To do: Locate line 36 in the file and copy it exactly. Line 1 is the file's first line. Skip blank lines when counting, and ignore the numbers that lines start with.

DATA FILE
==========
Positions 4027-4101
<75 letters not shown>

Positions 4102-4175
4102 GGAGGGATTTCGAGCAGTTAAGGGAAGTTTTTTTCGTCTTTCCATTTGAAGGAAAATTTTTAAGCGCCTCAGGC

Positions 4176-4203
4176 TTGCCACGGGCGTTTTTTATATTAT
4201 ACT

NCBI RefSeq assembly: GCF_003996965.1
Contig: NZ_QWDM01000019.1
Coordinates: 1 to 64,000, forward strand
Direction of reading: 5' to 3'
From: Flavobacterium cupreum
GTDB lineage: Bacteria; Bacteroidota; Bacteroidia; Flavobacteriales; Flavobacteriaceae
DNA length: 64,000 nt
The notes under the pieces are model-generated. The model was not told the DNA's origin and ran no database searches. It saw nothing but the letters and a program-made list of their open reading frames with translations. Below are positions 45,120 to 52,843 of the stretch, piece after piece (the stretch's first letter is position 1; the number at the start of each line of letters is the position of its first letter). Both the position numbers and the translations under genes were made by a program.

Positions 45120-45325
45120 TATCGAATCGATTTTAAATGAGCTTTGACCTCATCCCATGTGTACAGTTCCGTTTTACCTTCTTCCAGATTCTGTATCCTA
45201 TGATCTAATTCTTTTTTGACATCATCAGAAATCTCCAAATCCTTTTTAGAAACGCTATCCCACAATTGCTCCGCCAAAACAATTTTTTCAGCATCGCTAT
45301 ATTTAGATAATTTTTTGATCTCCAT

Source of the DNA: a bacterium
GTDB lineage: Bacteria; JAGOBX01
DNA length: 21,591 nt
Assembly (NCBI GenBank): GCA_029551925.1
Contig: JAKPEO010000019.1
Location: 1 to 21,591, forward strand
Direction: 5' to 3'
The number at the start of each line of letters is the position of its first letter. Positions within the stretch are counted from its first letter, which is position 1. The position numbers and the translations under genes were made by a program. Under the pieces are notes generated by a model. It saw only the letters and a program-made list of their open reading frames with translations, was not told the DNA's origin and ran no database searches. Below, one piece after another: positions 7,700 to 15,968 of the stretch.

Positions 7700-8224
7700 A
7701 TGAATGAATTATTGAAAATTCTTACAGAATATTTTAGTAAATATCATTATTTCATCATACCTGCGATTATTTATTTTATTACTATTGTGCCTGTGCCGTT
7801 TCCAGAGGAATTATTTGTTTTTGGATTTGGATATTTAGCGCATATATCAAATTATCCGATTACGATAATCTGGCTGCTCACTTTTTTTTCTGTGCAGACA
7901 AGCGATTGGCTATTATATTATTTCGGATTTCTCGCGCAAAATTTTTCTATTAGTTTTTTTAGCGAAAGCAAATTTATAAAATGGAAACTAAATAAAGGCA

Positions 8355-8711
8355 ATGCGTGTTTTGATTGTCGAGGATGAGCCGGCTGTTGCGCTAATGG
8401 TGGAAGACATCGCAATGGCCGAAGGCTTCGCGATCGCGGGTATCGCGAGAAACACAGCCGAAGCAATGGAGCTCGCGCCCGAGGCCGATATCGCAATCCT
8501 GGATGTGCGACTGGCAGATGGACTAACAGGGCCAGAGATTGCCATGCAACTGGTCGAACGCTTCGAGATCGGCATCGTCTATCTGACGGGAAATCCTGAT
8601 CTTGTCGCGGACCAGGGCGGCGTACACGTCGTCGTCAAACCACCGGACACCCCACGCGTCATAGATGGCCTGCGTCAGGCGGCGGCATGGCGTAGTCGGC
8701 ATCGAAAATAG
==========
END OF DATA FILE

8501 GGATGTGCGACTGGCAGATGGACTAACAGGGCCAGAGATTGCCATGCAACTGGTCGAACGCTTCGAGATCGGCATCGTCTATCTGACGGGAAATCCTGAT